In contrast to this, "The Departed" offers a glimpse into the greed, foul language, drug use, and sexual obsessions of the mob in Boston. Thanks. I needed that?

"The Queen" reminded us of the psyche of a generation raised on duty rather than feelings, and offered a glimpse into Tony Blair's wisdom in bridging those generational gaps.

And though I've not seen them all, it seems that the rest of the candidates also had redeeming things to say. But "The Departed"? It leaves me with nothing. And maybe that's the point. But I'm usually hoping for a little more than 'nothing' or 'disgust' when watching a movie. Can someone help me understand the appeal?

Thursday, February 22, 2007

Out of the Mouths of Children...

We met last night in our sanctuary for an evening prayer. It was the start of the Lenten season, that time of preparation and contemplation of Christ's sacrifice on our behalf. There were some times for spontaneous prayer sprinkled throughout the read prayers, silence, and song. And it was during those less structured times that something very unusual happened...

Sitting in the 2nd row of a room filled with 140 people, was a single mom with her two small children. Children, we're often told, aren't really able to be in these kinds of times, these kinds of places. This is serious prayer, real work, for grown-ups. We don't say that, but never once in all my years of ministry have children shown up for a prayer meeting. And never once, in the absence of them, has anyone ever said, "Hey - where are the 4 year olds?" We just don't expect them to pray.

So imagine my surprise last night when, during our first time of prayer, these two young girls began their offerings of praise. "Thank you Jesus for loving us" was the first offering. Her voice was small, yet bold; innocent, yet astute. "Help marriages to last forever." "Let the sick people become well." "Let every person here tonight know that you love them."

We broke into small groups for a time of praying for our church. I'd asked the congregation to pray for the leadership of our community as we navigate the challenges of growth and seek to faithfully steward the resources entrusted to us. My wife was in the group with the small children. The first prayer in that group was from one of the little girls: "I pray for the leadership of this church."

Jesus had something to say about all this, and what he basically said was that we grown-ups have a propensity for getting it all wrong. Perhaps, in many areas of life, we could stand to learn from the children. They aren't troubled by complex questions about sovereignty and free-will, they just ask God to step into history and fix things that are broken. They aren't paralyzed by the nuances of blame, boundaries, and addictions that lead to divorce; they just pray that 'marriages will last forever.'

It was a good prayer meeting last night for a lot of reasons. But what stood out to me at the end of the evening were the powerful prayers of two little girls whose simplicity and purity of faith humbled us all, and caused us to long for that kind of faith in our own hearts and minds. Yes, we need to grow up - but never forget: a mature faith is the faith of a child - and many of us have quite a bit to unlearn.

Wednesday, February 21, 2007

Lent - An Invitation to 40 days of prayer and reading

If you'd like to join the Bethany Community in a guided time of prayer for the next 40 days, throughout the Lent season, you can visit this blog daily. You'll find a scripture reading, a devotional meditation, and on most days, a prayer.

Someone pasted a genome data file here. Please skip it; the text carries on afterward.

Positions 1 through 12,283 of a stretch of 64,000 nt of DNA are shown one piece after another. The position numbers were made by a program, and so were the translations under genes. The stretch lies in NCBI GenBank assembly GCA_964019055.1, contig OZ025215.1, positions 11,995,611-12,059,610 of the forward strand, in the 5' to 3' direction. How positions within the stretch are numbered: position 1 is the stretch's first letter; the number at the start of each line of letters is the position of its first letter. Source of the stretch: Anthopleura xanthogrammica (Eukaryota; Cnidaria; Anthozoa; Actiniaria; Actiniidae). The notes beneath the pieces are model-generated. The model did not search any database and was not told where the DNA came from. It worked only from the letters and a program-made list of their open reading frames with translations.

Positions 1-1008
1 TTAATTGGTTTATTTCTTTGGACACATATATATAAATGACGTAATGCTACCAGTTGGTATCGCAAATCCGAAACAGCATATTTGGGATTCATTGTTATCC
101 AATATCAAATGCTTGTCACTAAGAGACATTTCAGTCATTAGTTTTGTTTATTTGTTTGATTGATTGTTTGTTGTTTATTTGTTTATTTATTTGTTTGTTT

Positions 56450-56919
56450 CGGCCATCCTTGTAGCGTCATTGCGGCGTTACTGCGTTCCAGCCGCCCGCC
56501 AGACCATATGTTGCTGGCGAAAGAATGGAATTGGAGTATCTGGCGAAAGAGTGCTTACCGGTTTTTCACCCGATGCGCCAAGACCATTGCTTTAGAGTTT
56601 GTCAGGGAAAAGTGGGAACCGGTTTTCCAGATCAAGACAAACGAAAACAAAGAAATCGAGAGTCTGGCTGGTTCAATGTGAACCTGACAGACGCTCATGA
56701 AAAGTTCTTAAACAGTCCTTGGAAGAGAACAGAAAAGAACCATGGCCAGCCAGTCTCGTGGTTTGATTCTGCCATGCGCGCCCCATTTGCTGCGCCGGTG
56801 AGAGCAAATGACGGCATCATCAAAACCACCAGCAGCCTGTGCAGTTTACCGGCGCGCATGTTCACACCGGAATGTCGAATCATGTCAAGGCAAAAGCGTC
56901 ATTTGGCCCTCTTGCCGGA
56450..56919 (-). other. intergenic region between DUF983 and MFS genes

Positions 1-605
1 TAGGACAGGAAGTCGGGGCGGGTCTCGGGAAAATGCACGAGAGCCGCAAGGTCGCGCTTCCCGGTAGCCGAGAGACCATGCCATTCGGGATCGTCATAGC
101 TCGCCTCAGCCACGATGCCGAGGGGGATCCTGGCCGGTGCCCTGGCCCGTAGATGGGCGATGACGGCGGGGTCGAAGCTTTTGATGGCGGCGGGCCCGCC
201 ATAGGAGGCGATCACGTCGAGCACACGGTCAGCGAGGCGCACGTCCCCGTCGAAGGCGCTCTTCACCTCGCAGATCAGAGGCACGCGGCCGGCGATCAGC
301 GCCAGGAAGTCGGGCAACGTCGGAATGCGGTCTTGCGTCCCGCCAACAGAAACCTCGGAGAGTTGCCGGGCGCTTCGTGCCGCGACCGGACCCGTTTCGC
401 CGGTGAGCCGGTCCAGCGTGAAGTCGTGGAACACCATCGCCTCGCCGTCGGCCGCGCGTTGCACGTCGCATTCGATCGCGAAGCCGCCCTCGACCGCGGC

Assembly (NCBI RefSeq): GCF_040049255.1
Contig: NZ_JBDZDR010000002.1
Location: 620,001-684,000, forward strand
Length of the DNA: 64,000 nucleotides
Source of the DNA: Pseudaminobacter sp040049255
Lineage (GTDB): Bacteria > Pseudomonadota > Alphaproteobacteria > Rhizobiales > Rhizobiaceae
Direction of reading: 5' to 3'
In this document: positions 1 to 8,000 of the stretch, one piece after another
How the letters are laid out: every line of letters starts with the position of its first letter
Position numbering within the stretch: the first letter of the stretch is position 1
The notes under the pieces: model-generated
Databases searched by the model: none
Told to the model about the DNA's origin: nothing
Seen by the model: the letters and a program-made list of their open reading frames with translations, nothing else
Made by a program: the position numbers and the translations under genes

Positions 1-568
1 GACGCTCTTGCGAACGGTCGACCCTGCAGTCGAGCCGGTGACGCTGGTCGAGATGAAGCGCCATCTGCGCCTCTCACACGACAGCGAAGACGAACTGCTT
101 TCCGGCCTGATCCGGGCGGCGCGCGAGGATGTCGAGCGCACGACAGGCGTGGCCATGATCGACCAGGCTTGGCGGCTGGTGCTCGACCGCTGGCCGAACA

Blessings to you throughout the Lenten Season. The season, intended to focus our hearts on the sacrifice of Christ, and our own willingness to share in that sacrifice, can be rich and profoundly life changing if we'll but seek Christ - and enter in some small chosen way in His emptying.

Tuesday, February 20, 2007

Doing the Deed...

...been away from the blog for a few days. I apologize. It's been a busy week, and weekend, with a staff retreat all day Saturday, and students in town from Canada for some seminar teaching. But I've been thinking a lot about vision for ministry over the past few days, and while I'll be writing more later, I'd like to focus on something that I think is vital for us to consider: the need to act!

Perhaps you're aware of the present dialogue in Seattle about what to with our waterfront transportation problems. The details are here if you're interested, but the details aren't the point right now. Rather, it's to note that Seattle is a culture that has a hard time making decisions and sticking with them. I think the same difficulty often seeps into the life of churches.

There are a number of reasons why this happens. We might blame leadership for being weak and indecisive. We might blame the people for being divisive, rather than rallying around a leader and vision. But Eugene Peterson points out a flaw in our culture that is larger than either of these other two problems. Here's what he writes:

We live in an age that has replaced compassion with sentiment. Sentiment is a feeling disconnected from relationship. Sentiment is spilled compassion. It looks like concern; it could develop into compassion, but it never does. Sentiment is the patriotic catch in your throat as the flag goes by - a feeling that never gets connected with the patriotic honesty of paying your income tax. Sentiment is the tears that flow in a sad movie - tears that never get connected with visiting your dying friend. We feel sorry for people; we lament the pain and suffierng in the world. But having felt the internal motions of pity, wept a few requisite tears of sorry, and sent off ten dollars to a charitable appeal, we've exhausted our capacity for care.